There appears to have been no significant rise in air pollution because of heavy traffic diverted through west Fife during the Forth Road Bridge’s closure last December, according to a long awaited report.
The bridge was closed to all traffic on December 4 as engineers fought to repair faults, with southbound M90 traffic diverted through Rosyth and Kincardine on the A985.
Communities along the corridor said they were “living a nightmare”, claiming nose to tail traffic was causing air and noise pollution and leading to structural cracks in their homes.
With the bridge reopening to all vehicles except HGVs on December 23, Transport Scotland deployed low cost air quality equipment in January to monitor the environment.
The results were originally due in March and there was widespread anger when the publication was delayed by months.
However, the overdue findings may have brought some reassurance to the local community.
It showed that during the monitoring period — from January 15 to 29 — the rise in traffic did not impact on the air quality to a level which needed further investigations.
It suggested no significant rise in levels of nitrogen dioxide or concentrations of particulate matter at the Longannet roundabout near Kincardine.
No limits were exceeded.
Local councillor Mike Shirkie, who first took up the concerns of many in Rosyth, said: “There were health and safety concerns for mums and kids walking to school and people living on Admiralty Road who couldn’t open their windows.
“If these are the findings then that is good news.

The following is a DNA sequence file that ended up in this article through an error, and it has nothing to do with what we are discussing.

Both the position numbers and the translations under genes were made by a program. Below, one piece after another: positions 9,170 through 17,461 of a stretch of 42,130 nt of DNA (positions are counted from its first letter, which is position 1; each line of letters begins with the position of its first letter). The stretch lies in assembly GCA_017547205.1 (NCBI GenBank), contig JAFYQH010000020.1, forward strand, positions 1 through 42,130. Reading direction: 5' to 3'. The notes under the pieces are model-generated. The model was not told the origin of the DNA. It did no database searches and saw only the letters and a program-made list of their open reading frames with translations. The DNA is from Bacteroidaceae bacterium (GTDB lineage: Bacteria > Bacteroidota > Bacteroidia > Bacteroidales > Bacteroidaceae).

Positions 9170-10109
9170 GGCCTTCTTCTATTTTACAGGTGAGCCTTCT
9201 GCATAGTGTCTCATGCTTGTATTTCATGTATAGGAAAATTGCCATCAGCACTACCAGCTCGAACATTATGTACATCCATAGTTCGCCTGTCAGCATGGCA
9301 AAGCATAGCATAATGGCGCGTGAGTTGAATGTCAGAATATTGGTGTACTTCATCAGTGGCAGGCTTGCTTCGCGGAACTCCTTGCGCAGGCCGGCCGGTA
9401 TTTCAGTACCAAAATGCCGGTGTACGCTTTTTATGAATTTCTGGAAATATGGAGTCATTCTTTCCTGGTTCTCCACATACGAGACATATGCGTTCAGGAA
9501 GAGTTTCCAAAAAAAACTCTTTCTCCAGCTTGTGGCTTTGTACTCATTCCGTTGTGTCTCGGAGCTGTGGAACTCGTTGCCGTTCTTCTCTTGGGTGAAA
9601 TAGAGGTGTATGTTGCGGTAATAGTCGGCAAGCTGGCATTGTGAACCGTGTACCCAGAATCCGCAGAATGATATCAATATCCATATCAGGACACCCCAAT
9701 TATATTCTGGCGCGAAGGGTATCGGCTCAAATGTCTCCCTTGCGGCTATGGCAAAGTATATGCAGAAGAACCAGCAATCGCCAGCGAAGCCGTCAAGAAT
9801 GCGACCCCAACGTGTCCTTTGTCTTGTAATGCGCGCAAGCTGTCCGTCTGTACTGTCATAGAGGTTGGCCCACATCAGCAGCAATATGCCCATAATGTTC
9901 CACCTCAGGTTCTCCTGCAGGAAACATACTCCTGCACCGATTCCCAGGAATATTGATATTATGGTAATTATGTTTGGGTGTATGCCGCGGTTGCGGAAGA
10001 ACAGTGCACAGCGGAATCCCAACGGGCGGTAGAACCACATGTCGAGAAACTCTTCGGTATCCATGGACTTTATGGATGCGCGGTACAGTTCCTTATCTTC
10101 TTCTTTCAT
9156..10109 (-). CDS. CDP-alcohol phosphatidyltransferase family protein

“But it is still a pity it took so long to get the report out and put people’s minds at ease.”
Welcoming the findings, a Transport Scotland spokesman said it would appear that the increase in traffic did not lead to a significant increase in pollution.
“This supports an earlier study commissioned by Fife Council in May this year which reached the same conclusion regarding locations in west Fife.”
He added the closure was an “uniquely challenging and unforeseen situation” and one of the most daunting ever faced by the industry.
“It required detailed contingency measures to be introduced at very short notice and without the considerable effort and co-operation of our key partners the knock-on effects would have been far more serious.”
A diversion route, detailed travel plan and additional rail services were all put in place almost overnight while commuters, businesses and the public played a crucial role.
He said the fact that 42% of car users and 46% of coach passengers shifted to rail during the three-week closure showed how communications and co-ordination during emergencies had improved in recent years.